Why men blog their clothes

Via Put this On comes this waaaay-inside baseball men's fashion blogging discussion at Park & Bond about whether men are dressing for themselves or dressing for women or dressing for other fashion bloggers.

via www.sippey.com

Here's my pet hypothesis about men's style blogs: guys do it to get thanks and congrats from someone, anyone.

Hear me out: if you're schlubby 35 year old guy that wears t-shirts and cargo shorts, and you suddenly go out and buy $150 shirts that fit right and look nice and you start wearing tailored pants and smart shoes, barely anyone will notice. You might get some jeers from coworkers at suddenly becoming a dandy and/or your significant other might say you are looking nice, but for the most part, deciding to dress like a grownup doesn't result in much of any instant gratification, because HELLO: 35 YEAR OLD MEN ARE SUPPOSED TO LOOK LIKE ADULTS NOT TEENAGED SLOBS.

It's kind of demoralizing at first, because if you make a huge change in your life and you think you are looking better, you expect instant results and a night/day difference, but the changes are more subtle and take months to even notice. Strangers will respect what you say more, people in restaurants and shops will treat you better, and yes, possibly people will flirt with you a bit when they never did before. But it's not an overnight sea change, and might be too subtle for most guys given the expense and effort that goes into ironing your shirts every day and picking the right things each morning.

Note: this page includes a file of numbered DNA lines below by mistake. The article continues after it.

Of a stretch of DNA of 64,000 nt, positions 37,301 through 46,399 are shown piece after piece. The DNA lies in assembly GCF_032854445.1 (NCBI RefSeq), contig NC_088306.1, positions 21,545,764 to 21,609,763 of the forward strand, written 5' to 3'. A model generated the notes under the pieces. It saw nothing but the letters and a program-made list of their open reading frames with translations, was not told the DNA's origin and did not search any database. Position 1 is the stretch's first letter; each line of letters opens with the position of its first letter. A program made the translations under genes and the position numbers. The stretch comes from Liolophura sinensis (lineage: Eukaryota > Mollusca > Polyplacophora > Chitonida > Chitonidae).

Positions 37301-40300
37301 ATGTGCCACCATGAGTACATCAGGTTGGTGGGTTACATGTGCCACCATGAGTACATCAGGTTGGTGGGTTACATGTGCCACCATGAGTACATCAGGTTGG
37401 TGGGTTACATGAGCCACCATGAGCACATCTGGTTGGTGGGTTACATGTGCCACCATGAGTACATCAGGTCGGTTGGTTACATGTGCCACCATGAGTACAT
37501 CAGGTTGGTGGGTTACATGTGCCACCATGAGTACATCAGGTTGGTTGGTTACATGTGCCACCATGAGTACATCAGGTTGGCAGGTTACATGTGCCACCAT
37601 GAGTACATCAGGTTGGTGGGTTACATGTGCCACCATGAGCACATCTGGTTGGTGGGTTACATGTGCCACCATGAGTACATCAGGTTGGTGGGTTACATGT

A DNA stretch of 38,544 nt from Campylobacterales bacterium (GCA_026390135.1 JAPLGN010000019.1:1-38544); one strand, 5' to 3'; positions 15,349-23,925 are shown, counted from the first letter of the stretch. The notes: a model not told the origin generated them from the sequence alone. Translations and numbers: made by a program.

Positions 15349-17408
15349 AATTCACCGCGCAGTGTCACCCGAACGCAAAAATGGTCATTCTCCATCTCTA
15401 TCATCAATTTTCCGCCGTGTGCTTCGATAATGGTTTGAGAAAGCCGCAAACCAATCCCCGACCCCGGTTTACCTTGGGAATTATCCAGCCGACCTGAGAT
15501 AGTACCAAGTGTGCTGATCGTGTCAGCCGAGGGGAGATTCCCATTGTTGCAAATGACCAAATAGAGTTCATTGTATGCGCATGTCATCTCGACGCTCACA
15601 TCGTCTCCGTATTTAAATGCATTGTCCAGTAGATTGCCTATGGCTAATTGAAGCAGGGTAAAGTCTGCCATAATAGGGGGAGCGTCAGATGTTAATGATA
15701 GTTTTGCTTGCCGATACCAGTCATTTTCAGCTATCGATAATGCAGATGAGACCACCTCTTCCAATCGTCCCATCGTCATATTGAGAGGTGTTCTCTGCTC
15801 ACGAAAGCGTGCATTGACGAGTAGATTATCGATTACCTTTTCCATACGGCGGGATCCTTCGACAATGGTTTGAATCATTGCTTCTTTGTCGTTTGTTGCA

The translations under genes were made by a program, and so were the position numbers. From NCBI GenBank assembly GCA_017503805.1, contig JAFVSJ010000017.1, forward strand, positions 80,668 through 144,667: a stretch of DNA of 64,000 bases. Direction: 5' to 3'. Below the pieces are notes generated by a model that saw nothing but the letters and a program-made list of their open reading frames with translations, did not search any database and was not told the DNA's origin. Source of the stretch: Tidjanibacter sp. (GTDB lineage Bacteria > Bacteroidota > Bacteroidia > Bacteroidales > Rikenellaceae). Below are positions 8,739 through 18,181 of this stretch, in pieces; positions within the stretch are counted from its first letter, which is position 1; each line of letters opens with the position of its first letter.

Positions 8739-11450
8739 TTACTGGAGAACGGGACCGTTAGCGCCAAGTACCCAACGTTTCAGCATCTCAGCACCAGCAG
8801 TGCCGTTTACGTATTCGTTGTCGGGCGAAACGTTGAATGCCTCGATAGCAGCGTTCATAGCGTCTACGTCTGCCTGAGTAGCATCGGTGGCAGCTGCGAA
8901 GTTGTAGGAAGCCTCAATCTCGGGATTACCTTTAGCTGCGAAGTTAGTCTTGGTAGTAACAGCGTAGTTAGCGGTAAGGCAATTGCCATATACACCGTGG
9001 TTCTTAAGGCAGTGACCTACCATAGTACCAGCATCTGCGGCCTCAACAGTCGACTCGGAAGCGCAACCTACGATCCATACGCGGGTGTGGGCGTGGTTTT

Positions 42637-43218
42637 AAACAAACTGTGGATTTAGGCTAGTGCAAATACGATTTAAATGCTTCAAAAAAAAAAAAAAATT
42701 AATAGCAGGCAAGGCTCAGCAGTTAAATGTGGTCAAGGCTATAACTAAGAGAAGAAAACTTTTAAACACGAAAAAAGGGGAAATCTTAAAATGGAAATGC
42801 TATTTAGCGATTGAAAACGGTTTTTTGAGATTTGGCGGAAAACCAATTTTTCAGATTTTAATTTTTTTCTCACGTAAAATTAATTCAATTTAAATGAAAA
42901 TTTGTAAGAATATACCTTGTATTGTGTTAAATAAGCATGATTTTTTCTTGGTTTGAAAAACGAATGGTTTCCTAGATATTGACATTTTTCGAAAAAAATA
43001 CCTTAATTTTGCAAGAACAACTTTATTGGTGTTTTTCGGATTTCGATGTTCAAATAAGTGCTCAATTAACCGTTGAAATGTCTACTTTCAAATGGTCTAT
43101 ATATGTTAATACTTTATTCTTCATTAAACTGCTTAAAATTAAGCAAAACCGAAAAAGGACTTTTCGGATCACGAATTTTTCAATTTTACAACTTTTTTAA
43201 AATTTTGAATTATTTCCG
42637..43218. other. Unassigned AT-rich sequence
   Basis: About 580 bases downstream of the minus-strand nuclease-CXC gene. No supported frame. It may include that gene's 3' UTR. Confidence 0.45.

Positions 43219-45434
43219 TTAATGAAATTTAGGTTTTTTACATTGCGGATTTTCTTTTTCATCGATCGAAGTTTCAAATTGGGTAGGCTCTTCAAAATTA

Guys in the US don't have a good culture of supporting each other or being comfortable in general with telling each other they look nice, so men's style blogs (at least the ones I've browsed) that show lots of photos of a headless guy wearing "today's look" and are filled with positive back-slapping comments serve a definite purpose: reassuring dudes that they are making the right choice, they look great, and yes, we noticed you are wearing those special french-made striped socks that you can only buy online.

Duchess Suit Ordered

An item from my own 75 year plan is to someday get a custom suit made. After hearing about a cool local outfit called Duchess Clothier from Messrs. Sasser and Hodgman, I decided to finally mark it off my list. Most of their catalog includes a lot of 1920s-1940s cuts but I ended up choosing something similar to the suit pictured here, in a medium grey with some custom silk lining. I didn't intend from the start to go for Mad Men Extra, but it might end up looking that way when it's done in a few weeks.

Anyway, the highs and lows:

High: My shoulders are apparently ideal and I got to skip shoulder pads entirely. I had no idea.

Low: I've lost weight and inches from my body and I was dismayed to find out after fitting back into size 34 pants for the first time in many years, my waist measured at 37 1/2. Unbeknownst to me, Men's clothing sizes have gone through the same sort of size inflation that Women's clothing have gone through. Three and a half inches below your actual size is the current norm for waistband sizes in Men's clothing.